To call Noam Chomsky a “radical” is not even slightly controversial.
Although his scholarly background was as a linguist, he has been taking controversial positions, notably about U.S. culture and politics and especially geopolitics, for decades (he’s now 92), and he might note that the linguistic origin of the word “radical” is a symbol for the square root of a number. He has been seeking the often unspoken “root” of issues, often harshly critical of U.S. foreign policy, for more than half a century.
In a recent interview with his frequent interlocutor C.J. Polychroniou, Chomsky updated his longstanding starting point, namely that U.S. conduct on the global stage has little to do with spreading freedom and democracy and almost everything to do with the permanent U.S. interest in its hegemony.
I suppose this argument is old hat, but Chomsky has a way of, at least for me, cutting through the freedom and democracy claims and portraying U.S. foreign policy as perpetual hegemony maintenance.
I can’t summarize it any better than that, so I’ll just let him summarize in a few paragraphs below. In case you find it intriguing, I offer a link below to the full Chomskian explanation. Here’s the excerpt, from the Truthout piece:
Chomsky: The challenge to U.S. hegemony posed by Russia and particularly China has been a major theme of foreign policy discourse for some time, with persistent agreement on the severity of the threat.
The matter is plainly complex. It’s a good rule of thumb to cast a skeptical eye when there is general agreement on some complex issue. This is no exception.
What we generally find, I think, is that Russia and China sometimes deter U.S. actions to enforce its global hegemony in regions on their periphery that are of particular concern to them. One can ask whether they are justified in seeking to limit overwhelming U.S. power in this way, but that is a long distance from the way the challenge is commonly understood: as an effort to displace the U.S. global role in sustaining a liberal rule-based international order by new centers of hegemonic power.
Do Russia and China actually challenge U.S. hegemony in the ways commonly understood?
Russia is not a major actor in the world scene, apart from the military force that is a (very dangerous) residue of its earlier status as a second superpower. It does not begin to compare with the U.S. in outreach and influence.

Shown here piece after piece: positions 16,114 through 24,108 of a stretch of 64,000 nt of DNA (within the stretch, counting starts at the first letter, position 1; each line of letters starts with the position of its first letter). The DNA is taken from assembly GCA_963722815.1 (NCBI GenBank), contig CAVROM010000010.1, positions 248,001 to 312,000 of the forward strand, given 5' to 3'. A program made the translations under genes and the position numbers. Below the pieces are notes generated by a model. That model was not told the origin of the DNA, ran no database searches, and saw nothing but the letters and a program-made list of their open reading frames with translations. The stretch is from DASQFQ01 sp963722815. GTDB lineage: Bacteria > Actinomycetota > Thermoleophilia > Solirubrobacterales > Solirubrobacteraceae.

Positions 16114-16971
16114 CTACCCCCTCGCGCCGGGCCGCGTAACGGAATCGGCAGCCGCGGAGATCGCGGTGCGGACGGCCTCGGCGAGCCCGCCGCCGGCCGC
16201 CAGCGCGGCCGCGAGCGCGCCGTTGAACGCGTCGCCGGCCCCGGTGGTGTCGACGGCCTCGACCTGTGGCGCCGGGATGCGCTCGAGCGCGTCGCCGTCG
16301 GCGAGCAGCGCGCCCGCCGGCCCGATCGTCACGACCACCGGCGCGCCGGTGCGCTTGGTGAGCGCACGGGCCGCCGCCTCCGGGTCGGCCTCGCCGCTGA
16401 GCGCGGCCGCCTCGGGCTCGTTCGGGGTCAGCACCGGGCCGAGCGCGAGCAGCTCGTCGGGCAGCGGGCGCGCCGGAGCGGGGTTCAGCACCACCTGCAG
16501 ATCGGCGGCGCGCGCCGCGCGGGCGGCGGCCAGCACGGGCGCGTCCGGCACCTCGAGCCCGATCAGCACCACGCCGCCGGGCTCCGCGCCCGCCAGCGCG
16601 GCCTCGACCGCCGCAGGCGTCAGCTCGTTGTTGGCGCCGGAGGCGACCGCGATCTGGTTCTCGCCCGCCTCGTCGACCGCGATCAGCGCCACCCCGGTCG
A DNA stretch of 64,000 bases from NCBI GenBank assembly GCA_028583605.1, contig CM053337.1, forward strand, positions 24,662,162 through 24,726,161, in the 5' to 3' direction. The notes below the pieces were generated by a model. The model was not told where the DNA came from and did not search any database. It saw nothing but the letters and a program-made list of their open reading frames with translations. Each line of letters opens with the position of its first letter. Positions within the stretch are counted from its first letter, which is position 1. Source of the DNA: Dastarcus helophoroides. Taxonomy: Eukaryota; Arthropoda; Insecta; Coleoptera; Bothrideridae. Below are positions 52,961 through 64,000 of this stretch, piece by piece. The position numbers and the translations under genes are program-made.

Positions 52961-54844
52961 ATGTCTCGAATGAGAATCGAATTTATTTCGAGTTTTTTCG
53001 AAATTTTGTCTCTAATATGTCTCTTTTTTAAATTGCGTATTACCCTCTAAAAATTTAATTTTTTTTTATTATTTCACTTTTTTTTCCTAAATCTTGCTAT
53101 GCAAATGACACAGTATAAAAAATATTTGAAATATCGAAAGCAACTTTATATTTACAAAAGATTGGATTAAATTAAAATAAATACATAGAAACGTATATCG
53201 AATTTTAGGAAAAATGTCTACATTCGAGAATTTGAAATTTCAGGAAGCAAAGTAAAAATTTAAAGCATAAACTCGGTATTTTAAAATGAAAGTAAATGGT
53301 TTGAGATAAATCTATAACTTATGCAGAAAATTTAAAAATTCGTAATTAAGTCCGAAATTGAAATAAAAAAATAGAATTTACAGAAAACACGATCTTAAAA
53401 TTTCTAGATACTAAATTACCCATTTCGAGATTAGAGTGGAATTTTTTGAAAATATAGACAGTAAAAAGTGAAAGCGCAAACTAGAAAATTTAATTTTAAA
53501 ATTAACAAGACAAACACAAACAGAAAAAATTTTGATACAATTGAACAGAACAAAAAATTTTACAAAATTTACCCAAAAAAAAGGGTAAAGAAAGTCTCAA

China has undergone spectacular economic growth, but it is still far from approaching U.S. power in just about any dimension. It remains a relatively poor country, ranked 85th in the UN Human Development Index, between Brazil and Ecuador. The U.S., while not ranked near the top because of its poor social welfare record, is far above China.
In military strength and global outreach (bases, forces in active combat), there is no comparison. U.S.-based multinationals have about half of world wealth and are first (sometimes second) in just about every category. China is far behind. China also faces serious internal problems (ecological, demographic, political). The U.S., in contrast, has internal and security advantages unmatched anywhere.
I presume there are many Americans still capable of being shocked by Chomsky’s basic critique, although some MinnPost readers, whether they agree or disagree, may find it old hat.
I should warn liberals and Democrats that, based on the argument above, in Chomsky’s long view, in fundamental ways, U.S. foreign policy doesn’t ever change.
Personally, although I haven’t interviewed him for decades, I have always found Chomsky’s arguments incisive and useful for clearing away the power of the conventional “freedom and democracy” explanation for U.S. behavior on the global stage. That conventional explanation, I suppose, exercises its own kind of hegemony or at least predominance in discussions of U.S. global behavior.
The full Chomsky interview, via Truthout, provocatively headlined: “Biden’s Foreign Policy Is Largely Indistinguishable from Trump’s” is accessible here.